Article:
England’s players may take months to get over Euro 2020 final heartache

England has had five weeks of being brought together by a group of young men who carry themselves with humility and tried to make the country’s dream come true. It could, however, take those players months to get over losing in the final to Italy.

After the 2009 Women’s Euros final defeat by Germany it took me six months before I felt recuperated. I did not recover until after Christmas when I’d had a break and thought I could finally mentally and physically go again. I returned devastated because we as a team had worked so hard for years in the buildup, and then that intensified during the tournament.

It is not just the physical side that impacts on players but also the mental. Throughout a tournament those in a winning team are on a high and losing a semi-final or final deflates you. If you look back at the England squad that lost to Croatia in 2018 you could say that few followed up the disappointment with a good season for their club, so people need to be managed properly from this point to ensure they do not dip.

Within the plans to accelerate the recovery process, especially with the World Cup unusually just 16 months away, there will be a time of reflection and healing for staff and players. Gareth Southgate will have started internalising what went right and wrong on Sunday night almost immediately. From my experience, we reflected on things quite soon after, so we could remember what went right and wrong in the raw moments, but we also came back and reflected after the dust had settled to help shape the next tournament cycle.

It is a fine balance between reviewing a tournament when it is raw and letting sufficient time pass. I am sure Southgate had a meeting with the players and staff to thank them for their contribution and ask them to stay together. Southgate spoke to the players in an on-pitch huddle, perhaps telling them to use the memory of Sunday for motivation.

Although England lost, the reflections of Southgate and Steve Holland will be mainly positive from the experience but it will not make the process any easier. Their plans got the team through six out of the seven games with the outcome required. Against Italy, England had them under control for 45 minutes, thanks to the tactical plan put in place by Southgate; the shape was compact, the players caused problems in wide areas and defensively the team looked solid. The pressure was, however, building and Roberto Mancini was proactive – he made his decisions and went for it. The feelings of pressure building on the team mean you have to be decisive. Maybe Southgate will reflect and say: “I should have done this at that time, and have been more proactive or reactive.”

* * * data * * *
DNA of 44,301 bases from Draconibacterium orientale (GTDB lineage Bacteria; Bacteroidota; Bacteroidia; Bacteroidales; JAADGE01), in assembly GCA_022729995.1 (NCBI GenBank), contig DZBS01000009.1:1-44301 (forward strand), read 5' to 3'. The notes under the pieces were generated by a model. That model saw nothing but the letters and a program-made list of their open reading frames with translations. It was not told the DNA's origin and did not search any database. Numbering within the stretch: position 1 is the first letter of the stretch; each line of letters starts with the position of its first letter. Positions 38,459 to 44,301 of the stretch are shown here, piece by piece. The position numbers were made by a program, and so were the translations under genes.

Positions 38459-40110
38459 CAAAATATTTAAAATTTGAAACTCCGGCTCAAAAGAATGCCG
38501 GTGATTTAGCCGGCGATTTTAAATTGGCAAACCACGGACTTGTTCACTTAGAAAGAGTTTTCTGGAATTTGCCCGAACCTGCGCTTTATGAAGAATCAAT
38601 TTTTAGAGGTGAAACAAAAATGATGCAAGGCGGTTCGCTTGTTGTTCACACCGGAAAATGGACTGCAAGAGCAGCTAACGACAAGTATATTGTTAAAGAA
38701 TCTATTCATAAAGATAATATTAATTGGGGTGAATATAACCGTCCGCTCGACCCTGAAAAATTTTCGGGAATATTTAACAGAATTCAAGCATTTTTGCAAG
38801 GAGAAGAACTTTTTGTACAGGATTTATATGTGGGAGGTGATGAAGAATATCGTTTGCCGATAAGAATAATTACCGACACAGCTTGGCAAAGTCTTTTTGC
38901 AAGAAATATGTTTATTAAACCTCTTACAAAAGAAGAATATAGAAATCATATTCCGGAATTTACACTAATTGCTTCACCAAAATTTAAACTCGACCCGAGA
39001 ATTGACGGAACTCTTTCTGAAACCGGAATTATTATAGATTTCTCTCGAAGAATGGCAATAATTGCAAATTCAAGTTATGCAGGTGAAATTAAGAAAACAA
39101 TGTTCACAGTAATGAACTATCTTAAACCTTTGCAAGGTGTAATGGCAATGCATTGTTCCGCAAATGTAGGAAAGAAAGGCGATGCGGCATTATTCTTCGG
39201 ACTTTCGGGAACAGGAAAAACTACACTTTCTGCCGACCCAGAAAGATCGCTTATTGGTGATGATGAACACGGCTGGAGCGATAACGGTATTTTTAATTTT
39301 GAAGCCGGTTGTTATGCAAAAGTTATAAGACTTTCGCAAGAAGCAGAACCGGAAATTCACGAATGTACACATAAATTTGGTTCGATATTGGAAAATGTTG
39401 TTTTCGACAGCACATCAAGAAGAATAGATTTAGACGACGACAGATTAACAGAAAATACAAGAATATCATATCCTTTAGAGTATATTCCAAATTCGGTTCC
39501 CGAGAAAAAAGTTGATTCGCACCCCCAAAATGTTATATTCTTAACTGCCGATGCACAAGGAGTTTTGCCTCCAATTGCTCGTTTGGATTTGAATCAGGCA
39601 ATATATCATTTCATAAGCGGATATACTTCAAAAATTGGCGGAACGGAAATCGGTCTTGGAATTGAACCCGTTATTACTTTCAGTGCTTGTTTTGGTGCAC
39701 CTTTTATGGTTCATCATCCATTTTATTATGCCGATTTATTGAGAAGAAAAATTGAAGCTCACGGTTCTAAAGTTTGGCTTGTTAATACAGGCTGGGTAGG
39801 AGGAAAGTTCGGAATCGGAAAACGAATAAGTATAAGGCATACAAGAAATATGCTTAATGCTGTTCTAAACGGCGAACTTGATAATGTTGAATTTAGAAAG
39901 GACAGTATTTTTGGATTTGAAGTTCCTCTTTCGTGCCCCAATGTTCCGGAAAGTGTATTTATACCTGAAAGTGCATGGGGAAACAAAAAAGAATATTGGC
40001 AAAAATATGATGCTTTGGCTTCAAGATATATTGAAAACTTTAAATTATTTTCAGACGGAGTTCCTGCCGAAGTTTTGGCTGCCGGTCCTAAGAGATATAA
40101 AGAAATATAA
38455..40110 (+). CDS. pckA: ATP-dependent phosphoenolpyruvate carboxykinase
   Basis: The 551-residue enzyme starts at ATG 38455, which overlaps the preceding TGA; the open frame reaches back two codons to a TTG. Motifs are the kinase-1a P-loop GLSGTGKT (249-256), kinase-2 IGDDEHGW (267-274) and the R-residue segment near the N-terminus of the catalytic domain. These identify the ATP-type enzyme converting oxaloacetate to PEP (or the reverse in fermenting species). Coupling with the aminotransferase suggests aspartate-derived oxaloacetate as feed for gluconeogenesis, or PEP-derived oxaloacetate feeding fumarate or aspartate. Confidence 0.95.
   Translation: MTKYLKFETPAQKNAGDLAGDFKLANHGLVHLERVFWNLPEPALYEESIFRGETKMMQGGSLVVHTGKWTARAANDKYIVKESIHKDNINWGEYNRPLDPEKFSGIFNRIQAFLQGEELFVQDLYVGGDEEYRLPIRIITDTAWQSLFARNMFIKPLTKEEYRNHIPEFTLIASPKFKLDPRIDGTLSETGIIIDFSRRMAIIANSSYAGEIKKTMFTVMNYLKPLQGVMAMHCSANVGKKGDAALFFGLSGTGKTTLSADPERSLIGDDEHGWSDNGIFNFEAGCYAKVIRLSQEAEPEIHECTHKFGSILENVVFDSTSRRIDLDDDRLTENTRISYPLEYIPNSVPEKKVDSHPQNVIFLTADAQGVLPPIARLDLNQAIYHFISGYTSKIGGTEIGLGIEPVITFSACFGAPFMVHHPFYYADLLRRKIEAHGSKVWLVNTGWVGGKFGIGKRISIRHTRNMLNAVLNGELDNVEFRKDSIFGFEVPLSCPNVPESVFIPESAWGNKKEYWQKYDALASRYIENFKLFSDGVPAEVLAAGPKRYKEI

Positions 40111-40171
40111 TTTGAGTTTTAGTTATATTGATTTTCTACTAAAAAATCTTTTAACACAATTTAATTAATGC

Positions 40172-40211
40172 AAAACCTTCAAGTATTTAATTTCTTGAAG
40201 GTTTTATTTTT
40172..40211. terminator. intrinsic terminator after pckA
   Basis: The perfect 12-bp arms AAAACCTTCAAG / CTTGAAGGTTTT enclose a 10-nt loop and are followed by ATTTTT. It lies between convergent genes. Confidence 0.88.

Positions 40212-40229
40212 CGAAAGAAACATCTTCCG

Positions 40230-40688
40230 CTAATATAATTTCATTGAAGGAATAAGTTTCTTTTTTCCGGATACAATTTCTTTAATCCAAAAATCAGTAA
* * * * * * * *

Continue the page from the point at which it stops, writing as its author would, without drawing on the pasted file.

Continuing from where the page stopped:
A lot of people will be critical of things that did or did not happen in the final, from the substitutions to the order of penalty takers. I do not ever want to criticise, because from experience as a player we know stuff in-house, we know what goes on and we understand things that the outside world does not. It could be an injury, or a conversation we are not privy to, which people cannot always understand.

The key thing for Southgate is that he will be able to turn to his players and find little to criticise. Many have impressed in their first major international tournament: Declan Rice and Kalvin Phillips were fantastic in central midfield and Bukayo Saka made a huge impact.

As a former attack-minded player I usually focus on the forwards but being behind Jordan Pickford’s goal a lot has given me a real appreciation of the defence and how they communicate with each other. Things like this will give the squad and manager confidence.

It cannot be forgotten that three young men are probably hurting more than most after not converting in the shootout. Marcus Rashford, Jadon Sancho and Saka need support to ensure they bounce back, they are the future of this England side. The nation as a whole needs to get behind them and acknowledge the courage and bravery they showed. They’ve represented their country with pride, so we need to rally around them. I am sure the staff with England and at their clubs will do so, along with their teammates.

They are so young but they still stepped up in front of 30 million people watching in the UK and 65,000-plus in the stadium. It is even harder to do it in front of a home crowd because you do not want to let them down. That’s why we have to support them.

This is a young squad and all of them will hopefully be available for next year’s World Cup. This cycle of England players has shown a great togetherness which will bond them for years to come. Now the lessons learned and the hurt felt by staff and players needs to be harnessed to help England go that one step further.